low dose cat scan
overnight pulse oximetry
pulmonary fibrosis (ILD)
Your pulmonologist will want you to follow your normal daily routine. If you use oxygen, your doctor will tell you whether he or she wants you to use it during the test.
Overnight pulse oximetry is a safe and painless test. The only problems that can occur are equipment damage, or the chance of inadequate results.
Remember not to turn off the oximeter during the night, or remove its batteries, because that will result in incomplete data.
Fact sheet for patients on overnight pulse oximetry, including what to expect, how to prepare, and why the test is useful.
Sleep apnea is a common sleep disorder in which one stops breathing during the night for ten seconds or longer, because one's upper airway is obstructed. This may occur hundreds of times every night. During apnea events, there is a drop in blood oxygen level that can be detected and diagnosed by the overnight pulse oximetry test.
Overnight pulse oximetry is a test used to monitor the level of oxygen in your blood as you sleep during the night. The basic information it provides about the fluctuation of oxygen in your blood allows your pulmonologist to evaluate whether you have a common sleep disorder called sleep apnea, or need further sleep study testing to determine how to treat your sleep disorder.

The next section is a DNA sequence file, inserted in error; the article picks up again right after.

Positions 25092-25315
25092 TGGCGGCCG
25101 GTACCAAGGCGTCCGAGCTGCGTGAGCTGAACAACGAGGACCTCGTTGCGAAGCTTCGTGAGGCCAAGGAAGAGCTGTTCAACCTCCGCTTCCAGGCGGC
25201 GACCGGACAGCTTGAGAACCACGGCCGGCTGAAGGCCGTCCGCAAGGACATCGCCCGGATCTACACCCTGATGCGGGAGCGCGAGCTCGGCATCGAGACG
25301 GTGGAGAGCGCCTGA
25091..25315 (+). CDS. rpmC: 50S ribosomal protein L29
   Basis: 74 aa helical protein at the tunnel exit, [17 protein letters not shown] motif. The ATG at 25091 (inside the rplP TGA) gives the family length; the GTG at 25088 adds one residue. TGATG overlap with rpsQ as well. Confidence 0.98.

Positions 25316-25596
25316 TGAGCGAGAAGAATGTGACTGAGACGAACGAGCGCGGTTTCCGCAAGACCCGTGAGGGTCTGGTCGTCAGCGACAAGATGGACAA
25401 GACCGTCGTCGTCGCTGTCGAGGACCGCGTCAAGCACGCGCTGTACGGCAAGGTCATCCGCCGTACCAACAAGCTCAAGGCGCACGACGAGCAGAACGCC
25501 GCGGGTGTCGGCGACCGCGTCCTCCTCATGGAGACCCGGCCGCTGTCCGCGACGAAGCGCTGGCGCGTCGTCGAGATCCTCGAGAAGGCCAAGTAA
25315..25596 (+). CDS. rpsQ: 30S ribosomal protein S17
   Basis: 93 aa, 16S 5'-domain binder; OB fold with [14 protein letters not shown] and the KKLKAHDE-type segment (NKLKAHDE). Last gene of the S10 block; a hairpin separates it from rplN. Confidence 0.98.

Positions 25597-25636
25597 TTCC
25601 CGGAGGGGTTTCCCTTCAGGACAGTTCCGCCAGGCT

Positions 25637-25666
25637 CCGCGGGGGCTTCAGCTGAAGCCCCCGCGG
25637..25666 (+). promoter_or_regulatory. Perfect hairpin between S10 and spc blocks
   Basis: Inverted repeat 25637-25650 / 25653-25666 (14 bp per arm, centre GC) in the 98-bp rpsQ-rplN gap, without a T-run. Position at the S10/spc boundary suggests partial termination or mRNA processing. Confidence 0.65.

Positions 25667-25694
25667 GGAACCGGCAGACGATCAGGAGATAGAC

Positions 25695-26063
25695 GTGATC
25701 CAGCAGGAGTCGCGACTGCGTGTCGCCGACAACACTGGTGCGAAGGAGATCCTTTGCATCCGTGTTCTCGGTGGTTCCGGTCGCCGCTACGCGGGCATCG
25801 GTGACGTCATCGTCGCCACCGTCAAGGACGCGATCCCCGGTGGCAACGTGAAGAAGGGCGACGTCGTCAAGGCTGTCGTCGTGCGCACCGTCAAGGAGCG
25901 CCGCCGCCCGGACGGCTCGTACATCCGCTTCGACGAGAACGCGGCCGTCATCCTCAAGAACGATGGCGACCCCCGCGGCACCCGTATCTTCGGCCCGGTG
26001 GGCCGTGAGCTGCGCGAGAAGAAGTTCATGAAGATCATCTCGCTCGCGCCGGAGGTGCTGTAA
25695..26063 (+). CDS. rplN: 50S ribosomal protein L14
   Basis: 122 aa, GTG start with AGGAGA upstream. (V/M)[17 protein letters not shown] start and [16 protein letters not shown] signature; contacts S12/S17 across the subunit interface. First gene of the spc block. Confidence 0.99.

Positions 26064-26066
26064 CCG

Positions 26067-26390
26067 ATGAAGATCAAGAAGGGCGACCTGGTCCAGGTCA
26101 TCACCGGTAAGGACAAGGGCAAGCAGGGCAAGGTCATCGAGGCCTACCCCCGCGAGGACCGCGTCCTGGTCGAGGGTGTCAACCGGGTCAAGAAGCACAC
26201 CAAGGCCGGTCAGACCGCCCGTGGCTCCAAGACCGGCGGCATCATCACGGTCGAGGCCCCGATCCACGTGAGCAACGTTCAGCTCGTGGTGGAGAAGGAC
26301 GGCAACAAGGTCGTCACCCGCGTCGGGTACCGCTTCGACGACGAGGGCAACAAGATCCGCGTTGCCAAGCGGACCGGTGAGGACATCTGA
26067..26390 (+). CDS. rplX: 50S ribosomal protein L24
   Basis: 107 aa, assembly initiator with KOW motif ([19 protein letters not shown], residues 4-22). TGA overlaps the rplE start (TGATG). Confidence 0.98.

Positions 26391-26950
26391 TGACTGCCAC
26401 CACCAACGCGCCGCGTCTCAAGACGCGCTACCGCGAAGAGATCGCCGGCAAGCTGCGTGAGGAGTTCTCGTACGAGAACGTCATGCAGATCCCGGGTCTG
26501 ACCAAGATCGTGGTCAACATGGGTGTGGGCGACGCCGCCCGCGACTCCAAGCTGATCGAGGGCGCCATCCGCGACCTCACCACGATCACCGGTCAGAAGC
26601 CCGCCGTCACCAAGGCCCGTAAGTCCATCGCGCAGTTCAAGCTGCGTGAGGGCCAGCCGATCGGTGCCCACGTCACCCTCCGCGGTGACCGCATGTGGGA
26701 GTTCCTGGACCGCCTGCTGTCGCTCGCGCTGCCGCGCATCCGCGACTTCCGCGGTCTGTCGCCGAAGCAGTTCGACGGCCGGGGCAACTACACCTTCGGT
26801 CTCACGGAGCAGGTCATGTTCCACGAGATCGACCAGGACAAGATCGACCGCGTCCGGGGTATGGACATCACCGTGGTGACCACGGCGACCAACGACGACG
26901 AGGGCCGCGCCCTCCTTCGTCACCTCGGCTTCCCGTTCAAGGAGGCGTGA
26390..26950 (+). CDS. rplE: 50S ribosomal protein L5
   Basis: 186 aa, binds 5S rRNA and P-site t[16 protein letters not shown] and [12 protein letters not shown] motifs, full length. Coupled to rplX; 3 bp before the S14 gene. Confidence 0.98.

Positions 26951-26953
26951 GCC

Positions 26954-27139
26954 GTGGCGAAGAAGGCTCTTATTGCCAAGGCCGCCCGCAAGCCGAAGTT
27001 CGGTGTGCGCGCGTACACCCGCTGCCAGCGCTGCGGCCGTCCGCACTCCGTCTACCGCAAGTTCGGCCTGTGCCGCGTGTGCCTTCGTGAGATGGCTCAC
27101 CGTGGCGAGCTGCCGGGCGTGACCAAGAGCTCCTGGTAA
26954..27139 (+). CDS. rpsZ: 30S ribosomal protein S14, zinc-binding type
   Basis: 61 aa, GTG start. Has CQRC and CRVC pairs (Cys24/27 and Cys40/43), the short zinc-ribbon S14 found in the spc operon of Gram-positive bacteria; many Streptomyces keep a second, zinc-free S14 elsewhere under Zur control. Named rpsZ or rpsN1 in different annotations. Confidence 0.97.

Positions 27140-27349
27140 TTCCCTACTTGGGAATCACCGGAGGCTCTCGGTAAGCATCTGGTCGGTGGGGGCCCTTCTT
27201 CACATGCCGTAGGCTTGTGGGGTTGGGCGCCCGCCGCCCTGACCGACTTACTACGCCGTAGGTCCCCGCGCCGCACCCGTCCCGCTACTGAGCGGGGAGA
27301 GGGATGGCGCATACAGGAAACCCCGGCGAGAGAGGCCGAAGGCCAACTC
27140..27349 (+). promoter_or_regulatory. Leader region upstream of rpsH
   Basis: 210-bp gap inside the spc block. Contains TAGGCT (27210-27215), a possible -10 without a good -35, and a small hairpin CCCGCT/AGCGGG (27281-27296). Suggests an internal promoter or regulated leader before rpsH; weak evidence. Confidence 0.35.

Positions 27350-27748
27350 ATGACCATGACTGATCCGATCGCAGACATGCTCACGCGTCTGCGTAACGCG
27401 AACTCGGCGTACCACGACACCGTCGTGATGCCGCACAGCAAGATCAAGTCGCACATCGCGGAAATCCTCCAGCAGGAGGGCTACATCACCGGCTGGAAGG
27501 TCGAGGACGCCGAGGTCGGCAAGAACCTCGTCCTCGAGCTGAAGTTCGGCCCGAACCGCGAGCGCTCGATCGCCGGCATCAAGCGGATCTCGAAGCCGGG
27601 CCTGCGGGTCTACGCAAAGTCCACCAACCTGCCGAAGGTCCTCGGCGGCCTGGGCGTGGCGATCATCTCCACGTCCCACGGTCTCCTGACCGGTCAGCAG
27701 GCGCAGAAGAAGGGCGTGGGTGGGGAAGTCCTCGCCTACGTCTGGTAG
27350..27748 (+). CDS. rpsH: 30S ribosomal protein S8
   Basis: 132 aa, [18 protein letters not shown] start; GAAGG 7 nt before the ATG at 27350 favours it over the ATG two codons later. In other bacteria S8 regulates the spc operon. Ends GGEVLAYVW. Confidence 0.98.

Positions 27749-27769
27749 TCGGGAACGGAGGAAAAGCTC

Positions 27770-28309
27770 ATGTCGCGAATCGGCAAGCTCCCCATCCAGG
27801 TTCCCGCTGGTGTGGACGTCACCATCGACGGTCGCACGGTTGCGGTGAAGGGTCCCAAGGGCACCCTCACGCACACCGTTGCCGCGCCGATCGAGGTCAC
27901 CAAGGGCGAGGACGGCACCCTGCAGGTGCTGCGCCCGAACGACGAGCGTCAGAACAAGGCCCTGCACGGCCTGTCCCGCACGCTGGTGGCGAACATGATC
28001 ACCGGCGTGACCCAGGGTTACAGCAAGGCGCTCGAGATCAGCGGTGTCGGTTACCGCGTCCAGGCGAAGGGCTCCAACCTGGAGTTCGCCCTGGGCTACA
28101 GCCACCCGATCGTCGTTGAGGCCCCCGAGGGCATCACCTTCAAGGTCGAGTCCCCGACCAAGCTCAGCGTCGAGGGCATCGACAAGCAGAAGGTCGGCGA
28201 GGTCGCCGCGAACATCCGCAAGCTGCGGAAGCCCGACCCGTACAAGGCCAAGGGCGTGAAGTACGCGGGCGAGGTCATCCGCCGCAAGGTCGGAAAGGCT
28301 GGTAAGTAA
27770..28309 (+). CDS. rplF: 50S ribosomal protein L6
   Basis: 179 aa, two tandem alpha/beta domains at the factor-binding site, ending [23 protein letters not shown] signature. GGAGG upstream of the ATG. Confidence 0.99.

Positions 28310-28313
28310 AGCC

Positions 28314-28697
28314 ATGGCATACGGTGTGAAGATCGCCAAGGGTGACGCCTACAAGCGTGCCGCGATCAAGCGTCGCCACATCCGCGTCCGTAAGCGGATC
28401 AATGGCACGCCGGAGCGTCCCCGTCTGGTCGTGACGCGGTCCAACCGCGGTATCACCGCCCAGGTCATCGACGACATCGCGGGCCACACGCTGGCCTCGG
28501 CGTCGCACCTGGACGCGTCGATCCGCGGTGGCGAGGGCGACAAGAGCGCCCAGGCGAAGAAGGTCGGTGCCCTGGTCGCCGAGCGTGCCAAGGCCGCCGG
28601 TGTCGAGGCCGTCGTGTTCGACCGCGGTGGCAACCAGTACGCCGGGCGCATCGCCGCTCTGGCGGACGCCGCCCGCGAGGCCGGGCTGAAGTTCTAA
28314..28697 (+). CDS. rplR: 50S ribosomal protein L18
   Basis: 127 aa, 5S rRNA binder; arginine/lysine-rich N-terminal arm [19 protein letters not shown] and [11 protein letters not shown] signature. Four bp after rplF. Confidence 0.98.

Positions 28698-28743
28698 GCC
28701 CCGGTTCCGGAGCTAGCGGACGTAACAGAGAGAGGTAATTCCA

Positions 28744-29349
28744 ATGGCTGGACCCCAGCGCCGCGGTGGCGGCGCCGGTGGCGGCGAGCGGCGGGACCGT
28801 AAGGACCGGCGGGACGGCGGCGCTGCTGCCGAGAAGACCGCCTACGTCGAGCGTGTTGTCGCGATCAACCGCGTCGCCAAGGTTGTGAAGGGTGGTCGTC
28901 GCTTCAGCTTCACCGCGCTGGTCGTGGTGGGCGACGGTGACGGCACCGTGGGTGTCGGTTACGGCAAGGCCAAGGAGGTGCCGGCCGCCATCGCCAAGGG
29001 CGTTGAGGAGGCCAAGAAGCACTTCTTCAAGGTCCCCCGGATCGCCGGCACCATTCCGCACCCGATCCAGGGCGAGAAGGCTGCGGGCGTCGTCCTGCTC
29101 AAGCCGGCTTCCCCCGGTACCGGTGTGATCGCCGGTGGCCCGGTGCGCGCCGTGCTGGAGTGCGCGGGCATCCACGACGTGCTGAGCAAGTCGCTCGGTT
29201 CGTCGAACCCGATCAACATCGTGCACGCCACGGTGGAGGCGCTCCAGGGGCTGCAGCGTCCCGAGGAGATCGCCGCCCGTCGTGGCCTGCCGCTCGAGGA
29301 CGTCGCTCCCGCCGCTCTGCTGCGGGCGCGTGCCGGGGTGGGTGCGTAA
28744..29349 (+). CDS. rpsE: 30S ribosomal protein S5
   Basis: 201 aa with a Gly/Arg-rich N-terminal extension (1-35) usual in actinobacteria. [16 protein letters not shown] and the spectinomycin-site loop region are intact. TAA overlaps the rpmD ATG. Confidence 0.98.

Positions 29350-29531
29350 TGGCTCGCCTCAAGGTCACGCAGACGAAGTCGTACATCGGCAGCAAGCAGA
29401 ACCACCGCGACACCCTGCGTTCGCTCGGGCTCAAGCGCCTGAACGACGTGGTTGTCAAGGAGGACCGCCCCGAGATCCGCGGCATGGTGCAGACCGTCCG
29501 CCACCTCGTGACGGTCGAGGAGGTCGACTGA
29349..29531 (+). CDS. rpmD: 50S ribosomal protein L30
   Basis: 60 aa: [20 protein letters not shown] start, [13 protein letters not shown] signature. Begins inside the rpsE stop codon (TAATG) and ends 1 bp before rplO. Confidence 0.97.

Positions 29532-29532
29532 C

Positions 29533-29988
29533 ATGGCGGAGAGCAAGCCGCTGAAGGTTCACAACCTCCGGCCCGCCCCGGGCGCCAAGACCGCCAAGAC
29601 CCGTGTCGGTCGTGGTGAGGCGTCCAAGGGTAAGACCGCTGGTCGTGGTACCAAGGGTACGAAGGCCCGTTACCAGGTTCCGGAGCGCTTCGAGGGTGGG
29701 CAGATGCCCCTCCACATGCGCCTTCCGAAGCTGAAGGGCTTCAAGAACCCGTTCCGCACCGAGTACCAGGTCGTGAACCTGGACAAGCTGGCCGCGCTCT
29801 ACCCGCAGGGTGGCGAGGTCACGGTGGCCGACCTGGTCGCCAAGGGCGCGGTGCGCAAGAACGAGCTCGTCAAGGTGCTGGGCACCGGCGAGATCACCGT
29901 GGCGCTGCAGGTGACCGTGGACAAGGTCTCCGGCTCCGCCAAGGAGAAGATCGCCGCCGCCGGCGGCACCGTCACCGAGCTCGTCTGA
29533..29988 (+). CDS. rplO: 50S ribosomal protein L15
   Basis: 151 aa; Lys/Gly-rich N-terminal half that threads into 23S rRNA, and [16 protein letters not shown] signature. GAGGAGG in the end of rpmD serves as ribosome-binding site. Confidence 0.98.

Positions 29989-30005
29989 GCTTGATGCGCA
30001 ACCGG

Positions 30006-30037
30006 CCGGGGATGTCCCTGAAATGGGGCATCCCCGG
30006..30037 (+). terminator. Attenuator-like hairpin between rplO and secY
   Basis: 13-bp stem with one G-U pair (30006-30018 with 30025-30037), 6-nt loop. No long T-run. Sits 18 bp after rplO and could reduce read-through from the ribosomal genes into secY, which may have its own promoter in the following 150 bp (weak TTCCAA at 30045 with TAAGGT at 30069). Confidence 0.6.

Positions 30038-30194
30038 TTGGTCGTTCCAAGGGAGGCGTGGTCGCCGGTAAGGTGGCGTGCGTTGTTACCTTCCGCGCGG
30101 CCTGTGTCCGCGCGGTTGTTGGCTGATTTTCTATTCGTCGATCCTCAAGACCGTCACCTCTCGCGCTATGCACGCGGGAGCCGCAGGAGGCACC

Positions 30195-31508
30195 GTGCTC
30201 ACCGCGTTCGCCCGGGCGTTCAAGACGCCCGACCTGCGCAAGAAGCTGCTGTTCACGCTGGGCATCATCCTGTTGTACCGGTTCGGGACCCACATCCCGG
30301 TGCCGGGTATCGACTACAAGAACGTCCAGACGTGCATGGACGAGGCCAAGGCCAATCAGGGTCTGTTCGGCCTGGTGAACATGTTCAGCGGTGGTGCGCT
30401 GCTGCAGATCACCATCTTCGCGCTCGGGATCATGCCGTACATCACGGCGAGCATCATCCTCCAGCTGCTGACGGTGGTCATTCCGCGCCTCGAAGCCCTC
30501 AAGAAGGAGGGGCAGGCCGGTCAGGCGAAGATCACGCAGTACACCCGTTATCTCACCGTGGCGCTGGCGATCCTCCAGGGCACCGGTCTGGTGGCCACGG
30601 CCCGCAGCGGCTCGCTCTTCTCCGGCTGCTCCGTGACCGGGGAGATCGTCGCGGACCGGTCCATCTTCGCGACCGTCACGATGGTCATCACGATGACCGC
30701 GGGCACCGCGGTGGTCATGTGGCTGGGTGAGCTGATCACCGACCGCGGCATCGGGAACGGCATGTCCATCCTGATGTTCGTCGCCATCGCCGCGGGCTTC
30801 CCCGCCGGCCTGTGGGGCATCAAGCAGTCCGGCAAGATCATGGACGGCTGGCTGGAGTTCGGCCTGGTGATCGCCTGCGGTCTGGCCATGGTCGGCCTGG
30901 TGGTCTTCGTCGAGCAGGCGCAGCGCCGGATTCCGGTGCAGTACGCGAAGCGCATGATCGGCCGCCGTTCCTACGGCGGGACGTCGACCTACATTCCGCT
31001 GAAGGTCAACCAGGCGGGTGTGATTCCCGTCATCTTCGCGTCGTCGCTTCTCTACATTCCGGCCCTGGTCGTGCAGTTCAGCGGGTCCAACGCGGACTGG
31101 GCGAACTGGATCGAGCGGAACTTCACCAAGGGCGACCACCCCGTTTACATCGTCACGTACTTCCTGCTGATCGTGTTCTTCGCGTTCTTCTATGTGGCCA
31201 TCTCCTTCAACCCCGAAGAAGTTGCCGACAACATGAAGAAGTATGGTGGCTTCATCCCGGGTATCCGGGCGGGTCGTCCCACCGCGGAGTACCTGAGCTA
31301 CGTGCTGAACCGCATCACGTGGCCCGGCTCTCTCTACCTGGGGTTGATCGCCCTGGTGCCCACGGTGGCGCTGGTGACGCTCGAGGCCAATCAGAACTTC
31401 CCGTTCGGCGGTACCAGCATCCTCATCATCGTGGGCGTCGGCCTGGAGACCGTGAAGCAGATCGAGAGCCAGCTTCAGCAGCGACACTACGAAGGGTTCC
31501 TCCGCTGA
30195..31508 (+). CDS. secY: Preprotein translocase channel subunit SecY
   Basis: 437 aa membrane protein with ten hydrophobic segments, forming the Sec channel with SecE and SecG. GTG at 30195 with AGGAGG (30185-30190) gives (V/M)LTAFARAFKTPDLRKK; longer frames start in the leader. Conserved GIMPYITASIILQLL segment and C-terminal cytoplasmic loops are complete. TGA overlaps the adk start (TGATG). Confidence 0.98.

pulmonary function testing
shortness of breath
Courtesy of the Austin Diagnostic Clinic
This test can be performed in the comfort of your own home. Your pulmonologist will give you supplies to perform the test, which include:
- an oximeter: the machine that records your blood oxygen level; it will either be shaped like a wristwatch, or function as a separate unit. It will record your heart rate and oxygen level throughout the night.
- an oxygen sensor that clips painlessly to the end of your finger. It contains a red light that shines through your finger, as well as a sensor that detects your heart rate and the color of your blood. Oxygen level can be determined by blood color: highly oxygenated blood is red, while poorly oxygenated is blue.
Desaturations, or abnormal drops in blood oxygen level, as well as increases in heart rate, may suggest that you have sleep apnea.
Simple overview of how pulse oximetry works to diagnose sleep apnea and show the need to test for other sleep disorders.
Above: One of Waterbury Pulmonary's wristwatch oximeters
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